At the level of daily life, recognition without sovereignty could also be called recognition without power--a pun of sorts, since after eight years of foreign administration Kosova still sees its electrical system crash into darkness on a nightly and often daily basis. Austria is only now talking about donations to upgrade Kosova's schools. So what have the internationals accomplished since 1999, aside from accumulating exorbitant salaries, taking over the best neighborhoods, denying the Kosovars economic and political reform, and expressing a general contempt for the local inhabitants? Well, they have created a new class of prosperous local employees, who have learned English (because the internationals seldom study the Albanian language) and built their own upscale homes and districts. But the Albanian members of the U.N.-EU bureaucracy, while often the most robust defenders of Kosova's "paper independence," would doubtless suffer loss of income and status if the internationals left.
The Kosovar Albanian political leadership is widely seen as corrupt, and the existence of an underground economy in Kosova is undeniable, although it has little or nothing to do with lurid tales about drug dealing put forward by Serbian advocates. Given that the U.N. and EU have not permitted the establishment of secure local economic institutions, the growth of an uncontrolled economy was inevitable. Kosovars have a large diaspora sending money home from the United States, Germany, and Switzerland, and without financial stability inside the new republic the funds have to go somewhere. But there is a greater corruption in the rise of politicians and functionaries who owe their prosperity to their accommodation to and employment by the internationals.
On the night of March 12, I traveled with Albin Kurti, the popular leader of Kosova's Self-Determination movement, and a group of his colleagues to Dumnica, a tiny village on the northeastern frontier with Serbia. Dumnica is close to Merdare, where a Kosova Republic border sign was installed early in March. Serbian army reservists threatened to cross the frontier to tear down the marker, but were prevented from doing so by Serbian authorities, who appeared suddenly cautious after the worldwide public relations disaster represented by the mob attacks on the American and other foreign embassies in Belgrade late in February.
The area that includes Merdare and Dumnica is called Llap and has long been a center of Albanian patriotism. When Serbia conquered Kosova in 1912, Slav armies poured into the territory through Llap, and thousands of Albanians were slaughtered, their villages burned and possessions looted. Llap was also a major theater of fighting in the 1998-99 war. Villagers there are hard workers, good savers, and boast such amenities as camera cellphones and portable computers.
Kurti had come to Dumnica to explain his criticism of the Kosova political class and its acceptance of paper independence. The village is not shown on maps, and with the border unmarked, we joked about what might happen if we drove too far up the road and found ourselves in Serbian hands. The stars were brilliant in the deep, rural night. Finally, thanks to the ubiquity of cellphones, we were taken to a large house where the elders of the village were crowded into the special room reserved for guests. Outside, guards were posted while Kurti spoke.
What unfolded was a scene of traditional village democracy. Kurti presented his case for full independence, a real ministry of defense and an army and police, firm borders, a new constitution written by the Kosovars themselves rather than by foreign experts, and all the other institutions needed to prove that independence is real. He was answered, always respectfully but nonetheless critically, by some who said that at least Kosova now has its own standing in the world, and that the Albanians must be patient in waiting for complete freedom.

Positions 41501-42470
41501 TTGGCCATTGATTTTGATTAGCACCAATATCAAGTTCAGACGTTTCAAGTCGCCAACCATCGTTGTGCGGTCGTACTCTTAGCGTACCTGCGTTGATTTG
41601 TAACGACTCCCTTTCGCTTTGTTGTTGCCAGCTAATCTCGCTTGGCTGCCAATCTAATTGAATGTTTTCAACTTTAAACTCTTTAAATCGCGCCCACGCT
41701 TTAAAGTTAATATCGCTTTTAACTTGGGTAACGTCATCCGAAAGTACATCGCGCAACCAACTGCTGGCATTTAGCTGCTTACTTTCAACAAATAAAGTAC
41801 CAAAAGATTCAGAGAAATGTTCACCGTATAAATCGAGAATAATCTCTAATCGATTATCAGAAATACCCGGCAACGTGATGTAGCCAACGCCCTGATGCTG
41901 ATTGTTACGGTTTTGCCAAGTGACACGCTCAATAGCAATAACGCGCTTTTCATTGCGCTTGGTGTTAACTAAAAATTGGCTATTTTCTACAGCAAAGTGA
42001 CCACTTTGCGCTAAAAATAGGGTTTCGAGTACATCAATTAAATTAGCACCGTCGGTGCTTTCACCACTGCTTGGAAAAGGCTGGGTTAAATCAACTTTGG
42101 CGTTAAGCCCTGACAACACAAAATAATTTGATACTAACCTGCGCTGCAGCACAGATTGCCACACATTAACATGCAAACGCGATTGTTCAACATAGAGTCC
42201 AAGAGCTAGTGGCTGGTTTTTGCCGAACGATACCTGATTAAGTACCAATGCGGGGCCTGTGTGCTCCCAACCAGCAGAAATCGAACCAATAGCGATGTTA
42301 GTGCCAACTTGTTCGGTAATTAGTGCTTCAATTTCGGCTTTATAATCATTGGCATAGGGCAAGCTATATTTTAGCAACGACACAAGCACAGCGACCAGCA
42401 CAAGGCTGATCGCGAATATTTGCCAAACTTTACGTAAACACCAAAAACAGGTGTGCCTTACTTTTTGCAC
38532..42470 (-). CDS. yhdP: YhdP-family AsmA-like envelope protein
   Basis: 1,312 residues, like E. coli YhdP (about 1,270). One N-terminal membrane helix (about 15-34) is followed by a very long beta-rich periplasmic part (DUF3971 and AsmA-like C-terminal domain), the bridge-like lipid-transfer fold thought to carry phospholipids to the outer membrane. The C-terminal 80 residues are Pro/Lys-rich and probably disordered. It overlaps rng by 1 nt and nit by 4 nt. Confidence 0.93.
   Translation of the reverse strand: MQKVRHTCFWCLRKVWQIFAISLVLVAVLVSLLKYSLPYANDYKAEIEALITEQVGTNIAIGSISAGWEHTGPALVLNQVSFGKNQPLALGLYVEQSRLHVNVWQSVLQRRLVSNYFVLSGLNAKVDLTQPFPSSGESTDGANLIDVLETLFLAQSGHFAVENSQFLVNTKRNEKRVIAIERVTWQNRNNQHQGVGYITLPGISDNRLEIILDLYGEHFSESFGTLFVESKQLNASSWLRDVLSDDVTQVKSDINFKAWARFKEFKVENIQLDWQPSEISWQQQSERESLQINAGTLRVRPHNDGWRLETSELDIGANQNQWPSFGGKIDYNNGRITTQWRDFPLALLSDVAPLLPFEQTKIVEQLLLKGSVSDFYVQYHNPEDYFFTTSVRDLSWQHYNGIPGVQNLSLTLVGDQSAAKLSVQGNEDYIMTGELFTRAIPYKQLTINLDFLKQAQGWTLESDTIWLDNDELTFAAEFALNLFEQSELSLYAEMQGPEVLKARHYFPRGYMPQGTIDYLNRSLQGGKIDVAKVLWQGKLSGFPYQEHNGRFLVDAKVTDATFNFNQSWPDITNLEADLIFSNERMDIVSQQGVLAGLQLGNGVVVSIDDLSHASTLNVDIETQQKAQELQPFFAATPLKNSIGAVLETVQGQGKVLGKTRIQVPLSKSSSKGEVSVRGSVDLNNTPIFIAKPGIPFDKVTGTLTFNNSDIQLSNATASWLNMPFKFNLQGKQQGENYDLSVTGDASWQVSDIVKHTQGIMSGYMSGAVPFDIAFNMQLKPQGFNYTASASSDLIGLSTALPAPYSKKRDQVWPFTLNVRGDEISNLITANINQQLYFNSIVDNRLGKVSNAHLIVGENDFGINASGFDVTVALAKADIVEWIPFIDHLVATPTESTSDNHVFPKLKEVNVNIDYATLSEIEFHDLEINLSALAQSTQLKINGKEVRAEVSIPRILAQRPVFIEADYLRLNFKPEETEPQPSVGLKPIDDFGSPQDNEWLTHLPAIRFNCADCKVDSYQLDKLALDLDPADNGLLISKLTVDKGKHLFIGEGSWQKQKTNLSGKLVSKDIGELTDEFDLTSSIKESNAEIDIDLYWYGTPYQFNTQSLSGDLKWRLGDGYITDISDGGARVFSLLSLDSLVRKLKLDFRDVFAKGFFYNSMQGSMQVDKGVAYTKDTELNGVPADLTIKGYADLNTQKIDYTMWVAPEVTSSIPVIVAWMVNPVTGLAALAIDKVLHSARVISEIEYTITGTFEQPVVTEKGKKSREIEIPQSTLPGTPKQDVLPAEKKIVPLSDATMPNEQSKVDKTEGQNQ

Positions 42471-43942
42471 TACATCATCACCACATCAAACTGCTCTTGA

One of the most moderate speakers was an imam who had come to the meeting from Kacanik, at the other end of Kosova. Patriotic verses were recited and the names of past heroes invoked. For a foreign observer, nothing was more fascinating than the faces of the villagers--strong, intelligent, intent as they listened to Kurti, a man who can discuss Heidegger and postmodernism with facility, but who addressed this gathering simply and directly. Later, another Kosovar who disagrees with Kurti admitted that he is an exceptional speaker, calling him "the human laser, whose words go straight to people's hearts."
To my surprise, little was said in Dumnica about Serbia. To emphasize: The villagers, with their long collective memory, see Russia as the main enemy, standing behind and using Serbia. Finally, all Kosovars are grateful to America, but many are worried because American diplomatic representatives in Pristina too often call on the Albanians to stay silent, contradicting the strong stands of George W. Bush and Condoleezza Rice, whom the Kosovars admire.
Nevertheless, even on the Serbian border, the Kosovars betray no fear. Indeed, it occurred to me, watching the faces and listening to the sharp words of Albin Kurti, that there are two borders in Dumnica. One divides Serbia from Kosova. The other separates the old world of massacres, totalitarianism, Russian imperialism, and what Secretary Rice has criticized as the Serbian fixation with the past, from the new world of security, investment, democracy, and friendship with America. Nearly all the Albanians in Dumnica are Muslims, yet they act as if the war with radical Islam will be no more than an episode, while the danger of confrontation with Putin's neo-czarist expansionism has returned to bedevil the world.
And the news then on the front pages prompted this further reflection: Even as Kurti was speaking, on the other side of the world China--Russia's partner in U.N. obstruction of Kosova's full liberation--had sent troops to the Tibetan capital, Lhasa, where dozens of demonstrators were shot dead. India, anxious to keep the torturers of Tiananmen Square happy, had arrested and beaten Tibetan demonstrators, and Nepal had surrendered to a Chinese demand to close its border and prevent protestors from heading to Mount Everest for a pro-Tibetan action. But the Tibetans in Lhasa, led by Buddhist monks even tougher than the martyrs of freedom in Burma not long ago, would come back to defy Communist bullets and tear gas. Over the weekend of March 16 and in the week that followed, Lhasa and other places would still be defying Chinese "order," and stone-throwing Tibetans would repeatedly be answered with rifle fire.
Kosova and Tibet, on the front lines between liberty and tyranny, make the case for a new international League of Democracies, from which Russia and China would perforce be excluded. It is a concept the country folk in Dumnica would understand.